Cable Cooler

Does your Freeze Dryer power cord get dangerously hot, or the room smells like melting plastic when in use?  That smell is most likely the insulation on the cabling from your Freeze Dryer or your home’s wiring.  Even on a newer unit, this permanent damage can take years before it is apparent.

Protect your multi-thousand dollar investment with the Cable Cooler.  Prevent internal wire insulation from melting or baking away; including damage to: switches, connectors, control boards, the power cable, wall wiring or the wall receptacle.  This is an instant fix for a long term issue, regardless of who manufactured your Freeze Dryer.  The Cable Cooler is a potential life safety device for everyone in your home.

It is also a potential alternative for Renters or those who want to use a different unit, but cannot install a dedicated 15 amp or 20 amp circuit.  This is achieved by splitting the amperage draw between the Freeze Dryer and the Pump.

User Review of Cable Cooler

Cable Cooler – Flow Chart


Pump Amperage Explained (via Epicenter Bryan)



For FAST SHIPPING (Normally in a few days). Purchase the ‘Cable Cooler’ by itself on a SEPARATE ORDER.  (Introductory Price, Limited Time)


In stock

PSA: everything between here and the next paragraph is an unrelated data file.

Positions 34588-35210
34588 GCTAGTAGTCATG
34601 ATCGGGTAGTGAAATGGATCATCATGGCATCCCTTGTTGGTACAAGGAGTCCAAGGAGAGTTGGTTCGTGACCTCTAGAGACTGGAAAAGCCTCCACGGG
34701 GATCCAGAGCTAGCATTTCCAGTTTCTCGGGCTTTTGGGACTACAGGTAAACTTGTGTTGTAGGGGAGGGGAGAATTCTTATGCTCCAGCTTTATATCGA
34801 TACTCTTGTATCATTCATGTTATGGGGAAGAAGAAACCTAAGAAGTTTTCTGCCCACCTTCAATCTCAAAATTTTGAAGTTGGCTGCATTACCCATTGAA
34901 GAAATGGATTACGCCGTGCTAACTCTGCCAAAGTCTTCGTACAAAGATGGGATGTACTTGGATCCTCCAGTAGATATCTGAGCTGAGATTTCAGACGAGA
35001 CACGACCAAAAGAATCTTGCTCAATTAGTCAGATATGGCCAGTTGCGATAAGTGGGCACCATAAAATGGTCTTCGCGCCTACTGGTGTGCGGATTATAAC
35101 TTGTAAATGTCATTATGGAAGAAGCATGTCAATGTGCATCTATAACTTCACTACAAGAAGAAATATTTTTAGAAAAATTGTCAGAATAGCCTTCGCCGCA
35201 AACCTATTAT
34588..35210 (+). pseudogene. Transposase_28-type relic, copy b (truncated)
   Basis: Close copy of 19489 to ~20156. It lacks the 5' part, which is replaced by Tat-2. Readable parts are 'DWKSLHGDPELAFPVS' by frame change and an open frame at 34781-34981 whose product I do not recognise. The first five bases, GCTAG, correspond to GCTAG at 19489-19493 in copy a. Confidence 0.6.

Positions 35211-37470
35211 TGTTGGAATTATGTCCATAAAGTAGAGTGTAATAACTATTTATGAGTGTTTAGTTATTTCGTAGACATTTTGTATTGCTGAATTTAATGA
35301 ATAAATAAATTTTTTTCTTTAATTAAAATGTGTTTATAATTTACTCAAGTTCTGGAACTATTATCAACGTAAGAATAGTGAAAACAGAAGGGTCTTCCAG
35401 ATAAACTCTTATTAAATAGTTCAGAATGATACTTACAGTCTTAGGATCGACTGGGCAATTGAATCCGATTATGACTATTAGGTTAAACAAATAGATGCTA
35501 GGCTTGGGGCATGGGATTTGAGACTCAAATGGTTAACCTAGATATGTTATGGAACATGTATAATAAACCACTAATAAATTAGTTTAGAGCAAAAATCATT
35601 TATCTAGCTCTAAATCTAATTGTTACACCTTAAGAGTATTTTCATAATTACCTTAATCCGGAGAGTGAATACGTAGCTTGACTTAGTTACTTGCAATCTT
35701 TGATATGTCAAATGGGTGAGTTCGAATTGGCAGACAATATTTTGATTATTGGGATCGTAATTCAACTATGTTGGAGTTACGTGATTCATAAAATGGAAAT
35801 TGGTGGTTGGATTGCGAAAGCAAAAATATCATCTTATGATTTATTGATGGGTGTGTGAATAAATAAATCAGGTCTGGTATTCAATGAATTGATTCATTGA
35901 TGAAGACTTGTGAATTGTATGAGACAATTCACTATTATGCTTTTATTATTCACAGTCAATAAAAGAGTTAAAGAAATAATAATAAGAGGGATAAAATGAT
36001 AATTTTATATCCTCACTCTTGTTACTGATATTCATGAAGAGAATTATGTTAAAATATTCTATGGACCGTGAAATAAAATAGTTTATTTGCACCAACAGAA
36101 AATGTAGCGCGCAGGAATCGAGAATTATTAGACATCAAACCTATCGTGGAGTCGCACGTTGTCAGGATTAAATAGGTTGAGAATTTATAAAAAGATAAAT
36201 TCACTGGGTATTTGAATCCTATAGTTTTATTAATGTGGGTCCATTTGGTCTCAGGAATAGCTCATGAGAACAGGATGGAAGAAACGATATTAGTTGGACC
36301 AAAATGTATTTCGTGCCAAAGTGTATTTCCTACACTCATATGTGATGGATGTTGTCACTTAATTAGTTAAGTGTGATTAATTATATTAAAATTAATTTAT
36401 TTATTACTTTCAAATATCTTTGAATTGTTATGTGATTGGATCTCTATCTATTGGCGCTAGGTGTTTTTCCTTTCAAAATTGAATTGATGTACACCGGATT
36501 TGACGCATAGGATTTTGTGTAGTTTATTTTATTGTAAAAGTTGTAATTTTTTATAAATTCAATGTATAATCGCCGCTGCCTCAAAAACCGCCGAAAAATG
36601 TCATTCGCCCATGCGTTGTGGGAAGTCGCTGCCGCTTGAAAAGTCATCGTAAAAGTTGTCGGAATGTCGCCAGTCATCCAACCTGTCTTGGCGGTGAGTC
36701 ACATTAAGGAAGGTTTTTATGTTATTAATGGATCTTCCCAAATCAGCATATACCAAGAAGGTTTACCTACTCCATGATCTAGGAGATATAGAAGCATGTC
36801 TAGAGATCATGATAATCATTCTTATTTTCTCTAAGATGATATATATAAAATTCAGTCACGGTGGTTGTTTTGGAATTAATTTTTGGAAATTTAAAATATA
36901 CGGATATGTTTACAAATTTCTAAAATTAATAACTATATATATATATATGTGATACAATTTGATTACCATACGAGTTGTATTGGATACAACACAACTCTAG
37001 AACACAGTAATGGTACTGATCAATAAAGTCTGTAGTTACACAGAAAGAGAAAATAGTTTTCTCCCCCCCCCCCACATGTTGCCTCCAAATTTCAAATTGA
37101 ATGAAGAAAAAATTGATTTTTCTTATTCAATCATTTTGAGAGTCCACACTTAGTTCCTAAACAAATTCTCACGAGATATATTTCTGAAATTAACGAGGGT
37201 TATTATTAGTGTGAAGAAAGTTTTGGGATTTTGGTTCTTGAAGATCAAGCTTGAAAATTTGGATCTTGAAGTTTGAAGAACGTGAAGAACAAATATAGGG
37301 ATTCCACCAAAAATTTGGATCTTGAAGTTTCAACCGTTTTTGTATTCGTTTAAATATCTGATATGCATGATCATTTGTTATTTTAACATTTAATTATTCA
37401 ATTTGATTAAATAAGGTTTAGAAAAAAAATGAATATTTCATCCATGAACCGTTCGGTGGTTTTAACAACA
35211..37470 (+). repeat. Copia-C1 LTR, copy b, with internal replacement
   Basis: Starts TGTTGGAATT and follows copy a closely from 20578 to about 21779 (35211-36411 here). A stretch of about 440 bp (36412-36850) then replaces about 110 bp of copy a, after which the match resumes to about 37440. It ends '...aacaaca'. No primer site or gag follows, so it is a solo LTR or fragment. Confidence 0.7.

This amazing product was designed to cool the known issue of hot cables on older units. It will also work with any newer Freeze Dryer, by any manufacturer that uses a 120 vac Pump. The ‘Cable Cooler’ is a switch, controlled by the ‘pump outlet’ on your Freeze Dryer to control the pump regardless of who manufactured your Freeze Dryer.  Do not wait until your cables or parts are damaged, be proactive and protect what you have today.

1. Cool down hot cables on a Medium size unit; by diverting your pump power to another wall circuit, than the Freeze Dryer is on.
2. Allow you to run your Freeze Dryer within the NEC Code. Most people are unaware that you are not supposed to run a load, at or near the circuit breaker’s rating. The Code allows for 15 amps on a 15 amp breaker for up to 3 hours. To run many hours or a “Continuous Load”, the Code allows 80% of the breakers rating. So 12 amps is allowed on a 15 amp breaker for a Continuous Load. Likewise, 16 amps is allowed on a 20 amp breaker for a Continuous Load.
3. Bring a new larger unit into Code Compliance. It also allows folks who are not able to install a 20 amp circuit, a safe way to divide their power load in half. >>>IF<<< your Freeze Dryer is using 12 amps or less (with heaters on), WITHOUT THE PUMP PLUGGED IN. You can then use an adapter on a 20 amp plug to 15 amp outlet. Put the 12 amp Freeze Dryer on a 15 amp wall circuit #1 with the adapter, then the Pump on a separate 15 amp wall circuit #2, via the ‘Cable Cooler’. This setup is now NEC Code Compliant, since both pull less than 12 amps for a many hour Continuous Load.

What it is not: